Dear Zachary: A Letter to a Son About His Father

Directed by Kurt Kuenne (Mongrel Media)

You won't make it through Dear Zachary: A Letter to a Son About His Father without crying.

Sure, director Kurt Kuenne's tribute to his murdered friend, Andrew, has its flaws. Kuenne uses some cheap editing cuts and lobs Michael Moore-esque vitriol at public officials who mishandled the case of Shirley Turner, Andrew's spurned ex and likely killer (at one point, Kuenne superimposes Conan O'Brien-style moving lips on a still photo of a judge, as he angrily parrots back her verdict).

Of course, it's unlikely Moore has ever felt as strongly about any of his documentary subjects---not even that damn plant closure in Flint, Michigan---as Kuenne does about Andrew's death, and the (Canadian) bureaucratic travesty that followed it. And Kuenne made his film for a beautiful reason: to pick the brains of the people who'd loved Andrew, so that he could share what he learned with Zachary, the baby Turner announced she was carrying shortly after Andrew's death. Then, near Dear Zachary's end, its story takes another devastating twist.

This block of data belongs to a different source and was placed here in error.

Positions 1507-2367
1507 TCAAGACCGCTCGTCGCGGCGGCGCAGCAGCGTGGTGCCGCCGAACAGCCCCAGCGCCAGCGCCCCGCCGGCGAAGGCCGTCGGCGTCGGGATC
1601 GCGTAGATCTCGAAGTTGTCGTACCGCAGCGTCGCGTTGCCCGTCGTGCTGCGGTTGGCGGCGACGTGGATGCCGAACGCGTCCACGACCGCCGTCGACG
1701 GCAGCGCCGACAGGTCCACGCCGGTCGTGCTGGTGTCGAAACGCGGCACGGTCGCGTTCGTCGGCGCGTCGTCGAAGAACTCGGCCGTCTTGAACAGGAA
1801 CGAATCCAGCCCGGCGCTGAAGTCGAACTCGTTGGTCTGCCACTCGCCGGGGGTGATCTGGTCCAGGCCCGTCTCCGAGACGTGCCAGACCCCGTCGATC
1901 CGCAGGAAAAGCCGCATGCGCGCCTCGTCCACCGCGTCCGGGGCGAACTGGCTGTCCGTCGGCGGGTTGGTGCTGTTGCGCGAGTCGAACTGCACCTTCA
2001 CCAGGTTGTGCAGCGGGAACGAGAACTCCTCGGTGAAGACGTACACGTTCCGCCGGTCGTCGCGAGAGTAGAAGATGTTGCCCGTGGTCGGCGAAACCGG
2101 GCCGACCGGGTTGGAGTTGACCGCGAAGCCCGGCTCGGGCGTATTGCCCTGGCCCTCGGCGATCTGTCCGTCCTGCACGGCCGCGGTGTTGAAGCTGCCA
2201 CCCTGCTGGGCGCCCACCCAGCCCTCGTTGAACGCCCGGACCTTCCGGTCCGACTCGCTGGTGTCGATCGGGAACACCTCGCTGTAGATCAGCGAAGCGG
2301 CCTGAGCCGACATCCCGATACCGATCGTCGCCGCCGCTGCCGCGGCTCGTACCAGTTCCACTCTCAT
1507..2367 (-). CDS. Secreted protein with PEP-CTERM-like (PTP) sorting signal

It's been said the way Kuenne leads up to that surprise is manipulative. It's also heartbreakingly effective.

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